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6 low voltage downlights in a bedroom on a dimmer switch and 4 downlights in the bathroom all on one circuit with a 6A m.c.b. in the board and all lights with their own transformers.
At first the low voltage lights were not fire rated and were without hoods and insulation was covering them, bulbs kept blowing and transformers going.
So i have replaced all downlights for fire rated ones and replaced the transformers that were not working and put new bulbs in all lights.
A day later one of the lights in the bedroom wont come on, and this one had a new transformer and light and bulb.
What could be wrong?
Can anyone help?
Is there anything wrong with this setup?
Sensible answers would be much appreciated thank you.
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  • Thread Starter Thread Starter
  • #2
It could be as simple as a dicky new transformer, we have had loads mate, theres a lot of cheap **** tranys from china out there, may be or may be not.


  • Thread Starter Thread Starter
  • #3

Could be faulty transformer, faulty lamp.

Maybe thermal cut-out on tranny has operated, fire rated downlights are more enclosed than non fire rated, heat builds up quicker.

Did you make sure that the insulation was well away from the new lights??

nothing wrong with 10 lights:) on 1 circ 10x50w is only a couple of amps.
if the lamp,transformer and fitting are all new then i suspect a loose connection at either the faulty point or the previous 1,
failing that lamps are notorious for being unreliable, by the way make sure the transformers are dimmable

Bright Sparks

  • Thread Starter Thread Starter
  • #5
There could be a number of issues;

Blown lamp
Faulty lamp holder
Failed transformer
Transformer thermal cutout ( but should re-start, if a good Quality transfomer used)
Insulation causing failure due to over heating (Working temp is about 45-50 Deg C max)
Loose cable

Hope that helps


  • Thread Starter Thread Starter
  • #6
sounds daft but whatsd the max voltage on the downlighters..!! me in my wisdom once upon a few month back natually just grabbed the first set of gu10 lamps and fitted !! lights were intermittent!! transforms were ok but holder was only rated to 35w and i wacked in 50w....!! :( simple mistake!!

but your case sounds like duff transformer!! try a different light in the fitting!!



  • Thread Starter Thread Starter
  • #7
I had a similar scenario.
Turns out it was the lamp holder. The pin holes somehow had got slightly warped and bigger, and the lamp was just not staying in. If i forced it in, it still was not working.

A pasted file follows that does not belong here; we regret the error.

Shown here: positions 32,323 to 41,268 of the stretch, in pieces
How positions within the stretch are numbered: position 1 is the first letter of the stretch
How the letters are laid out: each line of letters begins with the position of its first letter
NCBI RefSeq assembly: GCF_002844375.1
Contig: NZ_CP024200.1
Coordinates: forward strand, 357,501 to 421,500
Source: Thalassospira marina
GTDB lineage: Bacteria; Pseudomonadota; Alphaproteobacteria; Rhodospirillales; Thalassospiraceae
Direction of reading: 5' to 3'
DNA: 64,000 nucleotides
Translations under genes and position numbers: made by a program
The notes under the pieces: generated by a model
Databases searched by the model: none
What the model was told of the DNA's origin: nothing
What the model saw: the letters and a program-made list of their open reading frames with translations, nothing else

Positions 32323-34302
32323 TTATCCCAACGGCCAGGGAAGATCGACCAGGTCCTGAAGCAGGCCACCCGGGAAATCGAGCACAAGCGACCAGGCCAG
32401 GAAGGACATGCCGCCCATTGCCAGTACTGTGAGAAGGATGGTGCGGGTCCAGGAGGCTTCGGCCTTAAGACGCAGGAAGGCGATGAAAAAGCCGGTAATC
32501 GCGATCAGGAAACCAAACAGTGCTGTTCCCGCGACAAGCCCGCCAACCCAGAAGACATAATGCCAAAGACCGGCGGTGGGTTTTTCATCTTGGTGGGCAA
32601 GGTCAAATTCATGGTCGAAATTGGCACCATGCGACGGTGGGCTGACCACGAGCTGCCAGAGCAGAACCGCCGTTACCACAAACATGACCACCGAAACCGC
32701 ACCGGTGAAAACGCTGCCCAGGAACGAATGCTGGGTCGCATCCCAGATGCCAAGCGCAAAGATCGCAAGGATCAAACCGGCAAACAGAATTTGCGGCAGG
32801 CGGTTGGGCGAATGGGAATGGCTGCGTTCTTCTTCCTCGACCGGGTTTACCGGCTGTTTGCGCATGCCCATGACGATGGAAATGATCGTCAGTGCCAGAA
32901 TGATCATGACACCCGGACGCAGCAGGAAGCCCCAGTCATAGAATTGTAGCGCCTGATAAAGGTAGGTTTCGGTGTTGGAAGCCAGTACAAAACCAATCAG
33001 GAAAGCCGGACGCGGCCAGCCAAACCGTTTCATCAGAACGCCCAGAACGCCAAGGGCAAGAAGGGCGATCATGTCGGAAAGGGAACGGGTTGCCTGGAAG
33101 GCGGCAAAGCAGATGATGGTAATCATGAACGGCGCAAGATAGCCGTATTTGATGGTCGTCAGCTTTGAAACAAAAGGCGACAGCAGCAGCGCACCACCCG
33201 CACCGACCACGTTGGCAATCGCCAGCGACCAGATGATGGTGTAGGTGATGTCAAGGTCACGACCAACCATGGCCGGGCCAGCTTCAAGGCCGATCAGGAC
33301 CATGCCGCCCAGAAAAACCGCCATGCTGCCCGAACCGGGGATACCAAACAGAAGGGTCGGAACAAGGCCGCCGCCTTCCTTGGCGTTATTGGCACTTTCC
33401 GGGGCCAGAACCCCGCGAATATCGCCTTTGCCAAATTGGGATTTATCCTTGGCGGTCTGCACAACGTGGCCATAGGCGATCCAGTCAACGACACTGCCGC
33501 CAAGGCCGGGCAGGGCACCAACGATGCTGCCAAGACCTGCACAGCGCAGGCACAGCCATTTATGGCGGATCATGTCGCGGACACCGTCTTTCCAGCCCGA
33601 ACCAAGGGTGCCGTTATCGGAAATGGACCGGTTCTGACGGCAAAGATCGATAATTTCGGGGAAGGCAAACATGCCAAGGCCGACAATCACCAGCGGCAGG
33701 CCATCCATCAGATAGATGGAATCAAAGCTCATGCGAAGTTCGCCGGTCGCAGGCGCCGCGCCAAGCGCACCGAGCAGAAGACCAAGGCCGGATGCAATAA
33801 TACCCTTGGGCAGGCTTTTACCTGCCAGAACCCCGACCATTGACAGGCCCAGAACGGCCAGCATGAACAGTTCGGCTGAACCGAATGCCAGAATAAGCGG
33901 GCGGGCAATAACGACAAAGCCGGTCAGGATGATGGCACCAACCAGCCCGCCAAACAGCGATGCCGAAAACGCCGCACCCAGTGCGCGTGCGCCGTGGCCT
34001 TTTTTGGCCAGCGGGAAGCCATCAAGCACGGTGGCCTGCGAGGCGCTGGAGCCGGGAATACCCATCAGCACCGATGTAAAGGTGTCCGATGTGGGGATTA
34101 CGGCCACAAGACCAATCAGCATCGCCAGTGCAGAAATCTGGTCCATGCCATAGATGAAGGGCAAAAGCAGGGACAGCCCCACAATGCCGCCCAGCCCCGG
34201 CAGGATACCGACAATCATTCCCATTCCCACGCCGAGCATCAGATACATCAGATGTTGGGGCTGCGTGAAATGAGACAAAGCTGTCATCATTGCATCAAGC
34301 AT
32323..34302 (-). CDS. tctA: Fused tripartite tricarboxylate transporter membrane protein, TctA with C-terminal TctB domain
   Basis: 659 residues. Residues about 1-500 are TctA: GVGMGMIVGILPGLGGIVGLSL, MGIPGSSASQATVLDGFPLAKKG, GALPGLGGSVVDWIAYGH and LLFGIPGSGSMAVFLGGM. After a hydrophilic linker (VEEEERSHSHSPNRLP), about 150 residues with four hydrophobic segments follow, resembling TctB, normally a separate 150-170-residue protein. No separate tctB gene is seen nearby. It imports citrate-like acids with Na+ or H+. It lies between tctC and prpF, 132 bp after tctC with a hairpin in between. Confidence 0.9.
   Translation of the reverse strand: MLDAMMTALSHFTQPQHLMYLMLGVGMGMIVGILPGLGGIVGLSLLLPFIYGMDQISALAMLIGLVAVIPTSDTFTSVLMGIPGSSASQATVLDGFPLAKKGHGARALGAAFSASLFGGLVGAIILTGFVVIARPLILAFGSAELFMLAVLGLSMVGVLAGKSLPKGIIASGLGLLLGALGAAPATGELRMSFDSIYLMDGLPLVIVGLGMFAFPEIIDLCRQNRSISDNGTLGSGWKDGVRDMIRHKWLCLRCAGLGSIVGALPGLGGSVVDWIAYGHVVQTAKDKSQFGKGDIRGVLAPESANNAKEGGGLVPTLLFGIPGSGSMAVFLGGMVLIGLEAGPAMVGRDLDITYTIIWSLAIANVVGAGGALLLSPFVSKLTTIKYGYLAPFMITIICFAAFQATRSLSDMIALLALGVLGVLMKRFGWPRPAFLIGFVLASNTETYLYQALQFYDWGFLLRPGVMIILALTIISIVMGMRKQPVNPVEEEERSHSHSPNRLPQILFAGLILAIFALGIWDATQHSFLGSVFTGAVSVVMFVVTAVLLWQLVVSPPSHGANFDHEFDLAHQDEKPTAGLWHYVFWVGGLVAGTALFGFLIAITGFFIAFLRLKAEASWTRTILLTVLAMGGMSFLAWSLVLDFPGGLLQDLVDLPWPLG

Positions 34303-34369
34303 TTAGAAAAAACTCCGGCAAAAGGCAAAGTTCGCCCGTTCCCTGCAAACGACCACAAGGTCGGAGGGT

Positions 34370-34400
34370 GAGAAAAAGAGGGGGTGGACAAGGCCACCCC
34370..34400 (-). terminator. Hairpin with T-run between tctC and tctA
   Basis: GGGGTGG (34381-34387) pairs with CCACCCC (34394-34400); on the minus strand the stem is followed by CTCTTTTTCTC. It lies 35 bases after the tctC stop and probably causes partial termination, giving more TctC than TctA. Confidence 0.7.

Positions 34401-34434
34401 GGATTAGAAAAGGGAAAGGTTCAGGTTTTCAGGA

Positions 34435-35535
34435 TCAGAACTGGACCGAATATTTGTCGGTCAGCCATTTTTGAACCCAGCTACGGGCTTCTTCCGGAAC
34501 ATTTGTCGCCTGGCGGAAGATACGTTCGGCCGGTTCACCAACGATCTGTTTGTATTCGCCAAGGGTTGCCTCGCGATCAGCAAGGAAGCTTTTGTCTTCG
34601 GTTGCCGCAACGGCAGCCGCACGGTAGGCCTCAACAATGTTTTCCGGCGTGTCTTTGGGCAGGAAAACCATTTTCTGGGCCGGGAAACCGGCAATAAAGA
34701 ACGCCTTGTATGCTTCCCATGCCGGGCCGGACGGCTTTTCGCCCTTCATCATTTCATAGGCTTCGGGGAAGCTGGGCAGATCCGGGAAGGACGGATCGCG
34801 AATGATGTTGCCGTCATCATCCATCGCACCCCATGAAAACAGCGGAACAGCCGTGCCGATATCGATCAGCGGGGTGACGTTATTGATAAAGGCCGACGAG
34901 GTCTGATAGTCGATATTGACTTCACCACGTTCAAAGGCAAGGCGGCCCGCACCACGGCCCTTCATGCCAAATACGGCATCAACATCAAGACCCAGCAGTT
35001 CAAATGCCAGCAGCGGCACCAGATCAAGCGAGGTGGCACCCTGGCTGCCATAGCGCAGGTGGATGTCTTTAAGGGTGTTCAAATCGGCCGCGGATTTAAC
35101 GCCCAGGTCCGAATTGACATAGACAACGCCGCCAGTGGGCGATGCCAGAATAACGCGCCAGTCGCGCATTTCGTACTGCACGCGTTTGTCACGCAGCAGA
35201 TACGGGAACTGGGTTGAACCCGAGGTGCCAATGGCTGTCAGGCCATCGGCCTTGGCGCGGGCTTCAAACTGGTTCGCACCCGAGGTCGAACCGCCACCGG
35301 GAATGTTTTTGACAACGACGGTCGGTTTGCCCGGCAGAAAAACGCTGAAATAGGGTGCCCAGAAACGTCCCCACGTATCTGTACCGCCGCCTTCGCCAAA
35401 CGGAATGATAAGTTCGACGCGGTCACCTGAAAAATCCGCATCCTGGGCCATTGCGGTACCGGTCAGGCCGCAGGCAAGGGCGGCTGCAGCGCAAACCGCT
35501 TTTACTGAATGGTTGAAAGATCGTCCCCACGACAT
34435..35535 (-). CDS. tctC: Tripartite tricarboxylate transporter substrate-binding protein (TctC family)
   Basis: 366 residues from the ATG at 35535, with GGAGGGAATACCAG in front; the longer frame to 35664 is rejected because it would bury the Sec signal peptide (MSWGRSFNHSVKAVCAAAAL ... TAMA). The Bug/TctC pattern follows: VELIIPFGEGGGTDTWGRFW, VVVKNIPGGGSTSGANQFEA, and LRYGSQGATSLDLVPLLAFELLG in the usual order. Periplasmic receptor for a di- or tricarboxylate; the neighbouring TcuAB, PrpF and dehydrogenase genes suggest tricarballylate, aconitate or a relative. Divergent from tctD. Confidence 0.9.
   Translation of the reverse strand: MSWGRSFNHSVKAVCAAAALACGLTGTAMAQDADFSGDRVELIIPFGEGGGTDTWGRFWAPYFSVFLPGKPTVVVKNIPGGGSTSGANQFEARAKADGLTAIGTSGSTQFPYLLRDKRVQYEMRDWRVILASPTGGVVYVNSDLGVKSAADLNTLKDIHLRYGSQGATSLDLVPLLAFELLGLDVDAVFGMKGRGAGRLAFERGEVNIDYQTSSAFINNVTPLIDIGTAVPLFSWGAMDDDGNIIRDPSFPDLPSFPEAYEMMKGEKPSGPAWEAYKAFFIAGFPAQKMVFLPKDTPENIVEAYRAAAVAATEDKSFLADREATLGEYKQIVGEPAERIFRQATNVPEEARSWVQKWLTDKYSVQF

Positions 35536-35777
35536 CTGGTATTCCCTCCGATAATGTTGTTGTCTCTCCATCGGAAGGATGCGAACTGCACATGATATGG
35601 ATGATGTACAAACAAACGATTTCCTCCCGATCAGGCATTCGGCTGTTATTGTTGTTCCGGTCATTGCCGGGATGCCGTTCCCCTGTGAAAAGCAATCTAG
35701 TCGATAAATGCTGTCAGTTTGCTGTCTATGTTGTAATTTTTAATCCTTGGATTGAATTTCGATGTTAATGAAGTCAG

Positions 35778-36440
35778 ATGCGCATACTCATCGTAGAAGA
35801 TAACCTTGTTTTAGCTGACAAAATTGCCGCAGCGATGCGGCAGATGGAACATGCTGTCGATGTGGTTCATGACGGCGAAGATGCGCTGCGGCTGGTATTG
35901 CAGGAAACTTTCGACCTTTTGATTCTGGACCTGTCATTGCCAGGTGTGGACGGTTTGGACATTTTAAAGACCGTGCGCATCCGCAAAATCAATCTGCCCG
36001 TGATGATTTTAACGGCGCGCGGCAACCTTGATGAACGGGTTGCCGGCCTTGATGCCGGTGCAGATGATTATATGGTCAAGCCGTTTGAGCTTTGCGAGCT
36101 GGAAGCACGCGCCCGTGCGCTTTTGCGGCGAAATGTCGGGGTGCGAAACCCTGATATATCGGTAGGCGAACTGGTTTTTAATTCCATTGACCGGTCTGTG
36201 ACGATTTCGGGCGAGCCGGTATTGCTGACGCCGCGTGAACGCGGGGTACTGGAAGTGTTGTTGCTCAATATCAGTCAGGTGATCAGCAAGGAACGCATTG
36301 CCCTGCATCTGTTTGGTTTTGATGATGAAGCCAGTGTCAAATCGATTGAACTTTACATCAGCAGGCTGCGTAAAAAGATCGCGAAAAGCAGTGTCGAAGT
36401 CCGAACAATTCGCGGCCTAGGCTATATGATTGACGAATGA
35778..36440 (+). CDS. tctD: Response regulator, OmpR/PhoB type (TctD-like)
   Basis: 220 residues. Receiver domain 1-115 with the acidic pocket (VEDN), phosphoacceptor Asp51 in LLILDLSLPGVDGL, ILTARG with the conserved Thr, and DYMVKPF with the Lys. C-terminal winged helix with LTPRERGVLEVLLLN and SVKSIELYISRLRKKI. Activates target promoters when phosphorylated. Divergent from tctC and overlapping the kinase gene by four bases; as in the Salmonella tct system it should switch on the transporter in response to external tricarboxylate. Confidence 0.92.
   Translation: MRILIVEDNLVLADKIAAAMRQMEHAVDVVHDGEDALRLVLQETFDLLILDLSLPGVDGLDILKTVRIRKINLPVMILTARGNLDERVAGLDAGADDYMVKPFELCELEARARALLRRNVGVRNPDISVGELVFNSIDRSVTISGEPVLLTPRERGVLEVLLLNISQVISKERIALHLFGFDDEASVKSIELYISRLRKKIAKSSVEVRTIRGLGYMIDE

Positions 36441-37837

So check this out, before changing the transformer, much cheaper as well.
Hope this helps,



  • Thread Starter Thread Starter
  • #8
just a thought, but are the replacement lamps coolfit? If not 200oC goes back up behind the fitting.


  • Thread Starter Thread Starter
  • #9
hmmm 200 degrees...!! hatch a plan to capure the heat and re use it for heating of water!!


  • Thread Starter Thread Starter
  • #10
Are trannys compatable with dimmer? also Wheres the RCD? lol


  • Thread Starter Thread Starter
  • #12
what is the rating of the dimmer switch??

and by low voltage do you mean 230v mains, cause if so i thought you had to derate dimmer switches if this was the case.

Please correct if wrong :D



  • Thread Starter Thread Starter
  • #13
Brushed Chrome Dimmer Switches for low voltage lighting

take your pick from dimmers.... plenty to choose!!

not sure on derating factor!! just new to this game if im been truly honest! never heard of it before though!!

British Standard BS 7671:2008 defines low voltage (LV) as
50–1000 V AC or 120–1500 V ripple-free DC between conductors.
50–600 V AC or 120–900 V ripple-free DC between conductors and Earth.

any thing below is ELV any thing above is HV

Bright Sparks

  • Thread Starter Thread Starter
  • #14
Slightly off topic, but yes Halogen downlights get hot. All that Electricity pumping through the filament not only provides light but a lot of heat, in excess of 200 Deg C (This is for a standard Dichroic reflector lamp), an aluminium reflector lamp will help 'push' the heat forwards, but if covered with insulation it will quickly over heat the fitting, cause early lamp failure and / or discolouration/warping of the fitting.



  • Thread Starter Thread Starter
  • #15
Make sure your transformers are still above the insulation because they can still cut-out if not. Also as someone else said make sure you are using 'coolfit' lamps with the fire-rated fittings as they allow for less heat moving up the fitting. I've seen people put ordinary dichoric lamps in these fittings only for the lampholders to begin melting!


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